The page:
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Building connections:  ‘the heart of what we do’

Since 2019, partners in the Avondale Faith and Health Collaborative have worked together to offer food, vaccines, masks, clothing, mental health support and other resources to help residents in the greater Avondale area live well.

But the Collaborative does much more than that, says Amy McNicholas, former Illinois manager of Faith and Health Partnerships, Advocate Health Care. “We build connections and relationships with community members,” she said. “That’s the heart of what we do.”

The Avondale Faith and Health Collaborative is based on the companionship movement – a ministry of presence and relationship-building that is rooted in our natural capacities as human beings to be sensitive, compassionate, and concerned.

This has been especially true throughout the pandemic, says Nilda Garcia, faith community nurse with Advocate Aurora Health. “We have been building relationships with community members at a time when we have been feeling isolated,” she said.

For example, Nilda and Graciela Vargas, community connector with Advocate Aurora Health, have accompanied residents impacted by the pandemic’s economic downturn by linking them to utility and rent assistance, donated clothing, diapers, and food, and other resources.

Some of the donations have come from Avondale-area residents who wanted to give back and say thank you for the assistance they received from the Collaborative in the past.

“Anyone one of us could be receiving or giving,” Graciela said. “It’s about bounty and what we can afford to give. When our cup overflows, we can give to someone else. It’s not about charity, but dignity.”

“That’s the power of relationship and mutuality,” Amy added. “Giving of something to someone just may be the nourishment someone needs.”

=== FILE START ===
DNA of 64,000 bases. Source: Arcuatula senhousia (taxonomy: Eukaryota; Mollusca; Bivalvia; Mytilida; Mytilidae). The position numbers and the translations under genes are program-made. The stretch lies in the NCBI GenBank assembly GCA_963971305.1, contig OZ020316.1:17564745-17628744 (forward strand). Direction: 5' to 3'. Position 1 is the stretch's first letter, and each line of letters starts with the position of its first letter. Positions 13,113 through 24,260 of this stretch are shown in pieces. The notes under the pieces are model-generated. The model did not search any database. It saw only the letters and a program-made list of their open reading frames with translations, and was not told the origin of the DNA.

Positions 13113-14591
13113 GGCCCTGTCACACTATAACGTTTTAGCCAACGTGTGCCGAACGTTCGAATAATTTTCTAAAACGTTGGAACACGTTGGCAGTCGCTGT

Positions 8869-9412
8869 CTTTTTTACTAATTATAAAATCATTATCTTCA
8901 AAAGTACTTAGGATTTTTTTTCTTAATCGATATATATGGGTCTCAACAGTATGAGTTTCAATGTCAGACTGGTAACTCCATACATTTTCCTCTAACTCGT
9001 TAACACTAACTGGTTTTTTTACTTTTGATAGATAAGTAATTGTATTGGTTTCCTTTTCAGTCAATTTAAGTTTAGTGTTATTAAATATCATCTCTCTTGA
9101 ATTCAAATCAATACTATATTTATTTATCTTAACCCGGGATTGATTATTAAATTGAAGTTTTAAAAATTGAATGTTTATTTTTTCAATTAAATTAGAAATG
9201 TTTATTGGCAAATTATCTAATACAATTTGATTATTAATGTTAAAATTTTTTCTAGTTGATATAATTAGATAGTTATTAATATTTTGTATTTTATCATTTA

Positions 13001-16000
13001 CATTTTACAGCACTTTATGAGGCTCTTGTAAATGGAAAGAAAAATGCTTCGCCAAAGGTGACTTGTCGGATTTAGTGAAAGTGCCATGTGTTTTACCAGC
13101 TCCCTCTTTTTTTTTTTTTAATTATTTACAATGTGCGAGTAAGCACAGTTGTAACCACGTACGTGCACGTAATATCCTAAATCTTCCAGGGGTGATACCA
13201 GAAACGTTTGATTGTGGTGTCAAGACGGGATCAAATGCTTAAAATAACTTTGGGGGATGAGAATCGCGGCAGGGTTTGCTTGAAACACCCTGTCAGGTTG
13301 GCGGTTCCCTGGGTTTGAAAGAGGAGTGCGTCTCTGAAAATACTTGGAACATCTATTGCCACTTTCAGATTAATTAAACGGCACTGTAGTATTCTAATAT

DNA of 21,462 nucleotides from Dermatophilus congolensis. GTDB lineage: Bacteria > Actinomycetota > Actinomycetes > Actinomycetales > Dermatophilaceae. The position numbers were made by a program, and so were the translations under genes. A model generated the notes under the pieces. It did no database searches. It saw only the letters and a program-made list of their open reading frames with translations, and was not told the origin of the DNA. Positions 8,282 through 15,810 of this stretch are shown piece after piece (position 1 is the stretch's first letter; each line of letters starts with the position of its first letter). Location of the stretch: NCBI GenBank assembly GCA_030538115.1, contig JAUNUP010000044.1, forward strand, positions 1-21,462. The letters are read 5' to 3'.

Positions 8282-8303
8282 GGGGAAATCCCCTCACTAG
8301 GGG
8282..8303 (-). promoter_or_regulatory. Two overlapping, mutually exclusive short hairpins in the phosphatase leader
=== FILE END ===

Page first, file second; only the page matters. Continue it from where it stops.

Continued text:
Bringing warmth and cheer to Avondale residents

At the Collaborative’s November food market at St. Nicolai United Church of Christ, Chicago, residents received nutritious food, as well as donated coats and clothing

During the December food market, adults and children will receive Christmas stockings, filled with socks (one of the most-requested clothing items), thanks to Kiki Collins, Director of Mission Impact, Concordia Place, and other Collaborative partners who acquired the donations and assembled the stockings.

In addition, Collaborative partners teamed up with Roseland Community Hospital to offer the COVID19 booster shot and flu vaccine for individuals age 5 and older at a weekly community meal.

The food markets and community meals allow community members of all walks of life to gather, connect and bond.

“Talking to people and being available to hear their stories is so important,” Kiki said. “Sometimes people just need a listening ear and a smiling face. I appreciate being part of it.”

“We’ve been so blessed to be part of the collaborative,” Kiki added. “From the wonderful information Nilda shares about vaccines, to receiving masks for our families. It’s been a great partnership for us.”

Nilda describes the Avondale Faith and Health Collaborative as a “work in progress.”

“We’re constantly trying to figure out how we could partner to help meet the needs of families,” she said.

“We are a work in progress because we are always building relationships, growing and learning,” Amy said. “We are committed to the Avondale community. We want to impact the community in a positive way.”

About the Avondale Faith and Health Collaborative

The Avondale Faith and Health Collaborative is a partnership of faith-rooted organizations and faith communities that have come together to improve the health and well-being of Avondale residents.

The Collaborative works with people from congregations and the community to bring health information and resources and to connect all the good that is happening in the community, so people can be well.  The Collaborative offers:

  • Weekly community meals
  • Monthly food markets
  • COVID-19 and flu vaccines
  • Clothing and coat drives
  • Information on a variety of health and well-being topics
  • Links to utility and rent assistance and other community resources
  • Programs for families, including a mom’s support group, car-seat checks, and breastfeeding information
  • Kind gestures, like offering holiday stockings that contain socks (one of the most-requested clothing items from families) and other necessities.
  • And much more

The Collaborative’s efforts support Advocate Aurora Health’s community strategy, which includes prioritizing health equity and addressing social influencers of health, such as food security, housing and access to care.

A joint project of Advocate Health Care & the OCEAN-HP at the University of Illinois at Chicago.